Why ALT.NET?

DISCLAIMER: This post was inspired by, and contains material from, a recent post on my personal blog entitled “Abandon ALT.NET“.


For a few months the term “ALT.NET” has been gaining traction on the blogs I read, starting from a post by David Laribee in April. From there it has taken off, with an ALT.NET Conference taking place this week. So it’s perhaps timely that Sam Gentile has written a post entitled “Goodbye CodeBetter and ALT.NET” which talks about the ALT.NET movement and some of the people surrounding it.


I honestly don’t get the point of ALT.NET. While I use and appreciate a lot of the technologies and ideas which they’re pushing, I don’t see the value in wrapping it with a new moniker. This very act is one of segregation, because it pigeonholes people and technologies away from everything else. As Sam says, “ALT.NET is a divisive thing. No matter what they tell you.” Maybe this is a P.R. problem and maybe not. But perception is everything; not your perception but how other people perceive you.


One of the numerous sources of that negative perception is the frequent use of the term “Mort” by ALT.NET bloggers. I strongly dislike this term, I mean come on, the damn thing is short for “mortal”. That’s a pretty clear proclaimation that the people who aren’t “Morts” must be something more: not mere mortals, but Gods of their domain. Overseers of the lower developers who haven’t had the resources, or the guidance, to work with the fantastic array of non-Microsoft technologies that exist.


You’re not going to address that imbalance by putting all of the people that already subscribe to your notions in one place. I mean, think about it, DDD, BDD, MVC are things which will be known, in some form or another, to the majority of the ALT.NET Conference attendees.


ALT.NETter A: so… heard of that new BDD business?
ALT.NETter B: Yep.
ALT.NETter A: Oh, well there’s this great new idea called DDD!
ALT.NETter B: Yeah, right into that too.
ALT.NETter A: Oh.


And so on. But wouldn’t that conversation have been a whole lot more interesting if the second developer hadn’t heard of those ideas? Wouldn’t it make more sense to talk to the people who are really in need of your ideas and your tools and your knowledge?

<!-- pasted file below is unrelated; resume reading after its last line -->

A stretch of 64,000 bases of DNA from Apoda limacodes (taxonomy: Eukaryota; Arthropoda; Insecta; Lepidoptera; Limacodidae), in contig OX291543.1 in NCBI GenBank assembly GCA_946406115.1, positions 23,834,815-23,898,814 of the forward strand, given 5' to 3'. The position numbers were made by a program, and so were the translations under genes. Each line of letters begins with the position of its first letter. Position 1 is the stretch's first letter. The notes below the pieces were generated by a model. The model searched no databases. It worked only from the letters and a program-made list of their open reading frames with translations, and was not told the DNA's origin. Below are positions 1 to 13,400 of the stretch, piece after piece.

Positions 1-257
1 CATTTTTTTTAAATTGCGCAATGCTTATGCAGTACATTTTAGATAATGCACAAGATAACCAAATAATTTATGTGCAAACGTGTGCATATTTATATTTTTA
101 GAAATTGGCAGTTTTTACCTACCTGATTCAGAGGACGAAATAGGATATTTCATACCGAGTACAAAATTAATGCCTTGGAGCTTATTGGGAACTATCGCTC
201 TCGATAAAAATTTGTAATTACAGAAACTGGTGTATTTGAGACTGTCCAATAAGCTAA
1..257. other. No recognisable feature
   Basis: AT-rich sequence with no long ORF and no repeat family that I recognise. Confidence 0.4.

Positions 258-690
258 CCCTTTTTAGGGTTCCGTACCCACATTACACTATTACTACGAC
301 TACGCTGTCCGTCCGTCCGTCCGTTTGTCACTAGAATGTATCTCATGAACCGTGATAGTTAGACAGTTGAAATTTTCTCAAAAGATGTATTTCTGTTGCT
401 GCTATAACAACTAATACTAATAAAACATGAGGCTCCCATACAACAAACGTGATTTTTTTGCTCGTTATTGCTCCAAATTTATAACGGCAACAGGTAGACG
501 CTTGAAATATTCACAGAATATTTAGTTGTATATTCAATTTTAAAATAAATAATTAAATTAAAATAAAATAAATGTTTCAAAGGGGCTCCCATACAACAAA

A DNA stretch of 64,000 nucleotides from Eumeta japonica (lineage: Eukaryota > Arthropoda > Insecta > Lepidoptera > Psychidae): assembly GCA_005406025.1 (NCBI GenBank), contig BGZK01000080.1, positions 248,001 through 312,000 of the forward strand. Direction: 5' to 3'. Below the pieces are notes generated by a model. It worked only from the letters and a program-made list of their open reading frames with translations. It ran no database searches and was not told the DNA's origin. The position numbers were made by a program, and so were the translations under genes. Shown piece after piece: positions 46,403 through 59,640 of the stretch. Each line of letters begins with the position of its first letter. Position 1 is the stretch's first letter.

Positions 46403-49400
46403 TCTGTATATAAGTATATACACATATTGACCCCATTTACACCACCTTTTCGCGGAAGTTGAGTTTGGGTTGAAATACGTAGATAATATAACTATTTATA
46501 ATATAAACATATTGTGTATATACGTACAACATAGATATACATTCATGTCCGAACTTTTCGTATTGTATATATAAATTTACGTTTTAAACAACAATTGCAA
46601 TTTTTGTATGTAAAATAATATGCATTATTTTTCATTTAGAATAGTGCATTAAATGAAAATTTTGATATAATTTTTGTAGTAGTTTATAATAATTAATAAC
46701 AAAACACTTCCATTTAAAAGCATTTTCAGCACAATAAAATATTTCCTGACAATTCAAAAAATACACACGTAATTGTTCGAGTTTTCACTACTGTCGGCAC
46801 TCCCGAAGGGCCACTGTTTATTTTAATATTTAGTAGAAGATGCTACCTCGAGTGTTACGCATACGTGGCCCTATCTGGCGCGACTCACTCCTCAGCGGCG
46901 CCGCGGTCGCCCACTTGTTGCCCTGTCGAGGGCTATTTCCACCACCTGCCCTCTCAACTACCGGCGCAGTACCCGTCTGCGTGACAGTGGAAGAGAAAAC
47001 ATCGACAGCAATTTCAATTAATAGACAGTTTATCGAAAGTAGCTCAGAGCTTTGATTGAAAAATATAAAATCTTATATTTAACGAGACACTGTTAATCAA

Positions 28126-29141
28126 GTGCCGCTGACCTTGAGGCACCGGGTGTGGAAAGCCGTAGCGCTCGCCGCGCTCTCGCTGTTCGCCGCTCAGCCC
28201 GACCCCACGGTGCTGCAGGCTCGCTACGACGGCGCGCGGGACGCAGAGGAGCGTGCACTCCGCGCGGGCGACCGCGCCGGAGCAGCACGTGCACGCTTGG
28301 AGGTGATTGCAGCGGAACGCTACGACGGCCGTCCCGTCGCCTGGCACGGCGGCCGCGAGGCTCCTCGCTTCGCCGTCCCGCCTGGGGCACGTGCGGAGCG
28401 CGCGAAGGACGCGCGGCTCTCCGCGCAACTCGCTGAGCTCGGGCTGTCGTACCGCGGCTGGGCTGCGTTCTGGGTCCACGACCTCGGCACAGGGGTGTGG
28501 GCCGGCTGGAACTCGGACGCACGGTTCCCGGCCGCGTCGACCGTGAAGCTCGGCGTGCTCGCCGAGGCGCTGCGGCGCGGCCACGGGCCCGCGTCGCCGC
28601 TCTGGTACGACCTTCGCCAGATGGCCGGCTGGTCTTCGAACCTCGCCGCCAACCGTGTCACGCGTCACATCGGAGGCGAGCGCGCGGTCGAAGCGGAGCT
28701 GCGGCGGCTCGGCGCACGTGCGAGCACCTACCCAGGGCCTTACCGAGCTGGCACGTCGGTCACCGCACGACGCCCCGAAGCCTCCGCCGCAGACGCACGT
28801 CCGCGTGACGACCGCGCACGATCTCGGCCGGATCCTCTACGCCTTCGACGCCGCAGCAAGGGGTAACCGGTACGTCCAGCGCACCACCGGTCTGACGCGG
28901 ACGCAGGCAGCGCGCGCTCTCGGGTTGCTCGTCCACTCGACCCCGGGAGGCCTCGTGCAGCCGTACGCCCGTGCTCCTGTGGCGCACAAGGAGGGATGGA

A lot of people in the ALT.NET camp may not feel that they’re being divisive but really, by propagating this idea you’re creating a line in the sand, with the highly-knowledgable on one side and the masses on the other. You’re not encouraging dissemination of your information, you’re just creating another impenetrable gang of developers that is almost opaque to the guy on the ground.


The solution? Not to rename or rebrand, or even sharpen your mission statement. Instead break away from ALT.NET, walk among those mortals and share more of your knowledge through the normal channels. It’s not as glamorous, but it will be a lot healthier in the long run.

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9 Responses to Why ALT.NET?

  1. I’ll grab the flak jacket and helment for you Colin =)

    good post!

    I am not for or against it but it’s good that people are asking these questions. It is some very good points that I as well think need to be asked.

    now excuse me while I step behind this bullet proof glass =)

  2. cramsay says:

    hahah, you can be my human shield Sean!

    I’ve had a couple of arsey comments on my blog but that’s only to be expected. At least most have also been constructive with it and that’s a positive thing.

  3. As I think most of the community will be constructive. Everyone is grown ups here. It’s just good conversation the way I see it.

    I don’t know anything about being you shield though =)

  4. Jamal Hansen says:

    Not sure I understand all the commotion about this. Seems to be just another movement forming in the IT industry. Learn about it, take what you want and stick aroud, or keep moving.

    I think that ALT.NET people are responding to things they have found outside the .NET community. They are trying to bring in fresh ideas and evolve the way people work with .NET. It’s about expanding your knowledge and ability IMHO. Now I’ll duck for cover.